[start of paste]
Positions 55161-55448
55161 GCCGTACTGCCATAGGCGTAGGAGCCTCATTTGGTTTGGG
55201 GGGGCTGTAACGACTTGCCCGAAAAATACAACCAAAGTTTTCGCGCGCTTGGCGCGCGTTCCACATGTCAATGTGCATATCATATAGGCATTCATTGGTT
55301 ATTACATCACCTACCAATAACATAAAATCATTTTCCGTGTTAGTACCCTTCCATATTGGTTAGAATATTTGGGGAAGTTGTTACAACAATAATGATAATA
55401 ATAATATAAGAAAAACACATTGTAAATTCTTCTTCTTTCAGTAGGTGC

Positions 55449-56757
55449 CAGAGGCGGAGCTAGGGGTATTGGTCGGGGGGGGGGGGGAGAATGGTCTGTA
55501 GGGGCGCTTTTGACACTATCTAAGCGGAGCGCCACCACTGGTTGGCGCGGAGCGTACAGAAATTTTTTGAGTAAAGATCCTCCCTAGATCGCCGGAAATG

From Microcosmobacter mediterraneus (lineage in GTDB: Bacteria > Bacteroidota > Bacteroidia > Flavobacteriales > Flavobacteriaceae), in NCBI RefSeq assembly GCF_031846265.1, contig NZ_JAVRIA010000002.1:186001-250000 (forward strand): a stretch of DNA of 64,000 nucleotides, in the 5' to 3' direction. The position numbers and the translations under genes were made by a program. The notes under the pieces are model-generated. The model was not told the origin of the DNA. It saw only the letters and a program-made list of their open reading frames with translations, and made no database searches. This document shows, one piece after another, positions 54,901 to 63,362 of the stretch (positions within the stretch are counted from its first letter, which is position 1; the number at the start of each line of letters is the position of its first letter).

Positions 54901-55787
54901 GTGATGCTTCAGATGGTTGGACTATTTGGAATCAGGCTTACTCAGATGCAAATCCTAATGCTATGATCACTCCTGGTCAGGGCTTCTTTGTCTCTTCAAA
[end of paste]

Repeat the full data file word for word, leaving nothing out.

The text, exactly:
Positions 55161-55448
55161 GCCGTACTGCCATAGGCGTAGGAGCCTCATTTGGTTTGGG
55201 GGGGCTGTAACGACTTGCCCGAAAAATACAACCAAAGTTTTCGCGCGCTTGGCGCGCGTTCCACATGTCAATGTGCATATCATATAGGCATTCATTGGTT
55301 ATTACATCACCTACCAATAACATAAAATCATTTTCCGTGTTAGTACCCTTCCATATTGGTTAGAATATTTGGGGAAGTTGTTACAACAATAATGATAATA
55401 ATAATATAAGAAAAACACATTGTAAATTCTTCTTCTTTCAGTAGGTGC

Positions 55449-56757
55449 CAGAGGCGGAGCTAGGGGTATTGGTCGGGGGGGGGGGGGAGAATGGTCTGTA
55501 GGGGCGCTTTTGACACTATCTAAGCGGAGCGCCACCACTGGTTGGCGCGGAGCGTACAGAAATTTTTTGAGTAAAGATCCTCCCTAGATCGCCGGAAATG

From Microcosmobacter mediterraneus (lineage in GTDB: Bacteria > Bacteroidota > Bacteroidia > Flavobacteriales > Flavobacteriaceae), in NCBI RefSeq assembly GCF_031846265.1, contig NZ_JAVRIA010000002.1:186001-250000 (forward strand): a stretch of DNA of 64,000 nucleotides, in the 5' to 3' direction. The position numbers and the translations under genes were made by a program. The notes under the pieces are model-generated. The model was not told the origin of the DNA. It saw only the letters and a program-made list of their open reading frames with translations, and made no database searches. This document shows, one piece after another, positions 54,901 to 63,362 of the stretch (positions within the stretch are counted from its first letter, which is position 1; the number at the start of each line of letters is the position of its first letter).

Positions 54901-55787
54901 GTGATGCTTCAGATGGTTGGACTATTTGGAATCAGGCTTACTCAGATGCAAATCCTAATGCTATGATCACTCCTGGTCAGGGCTTCTTTGTCTCTTCAAA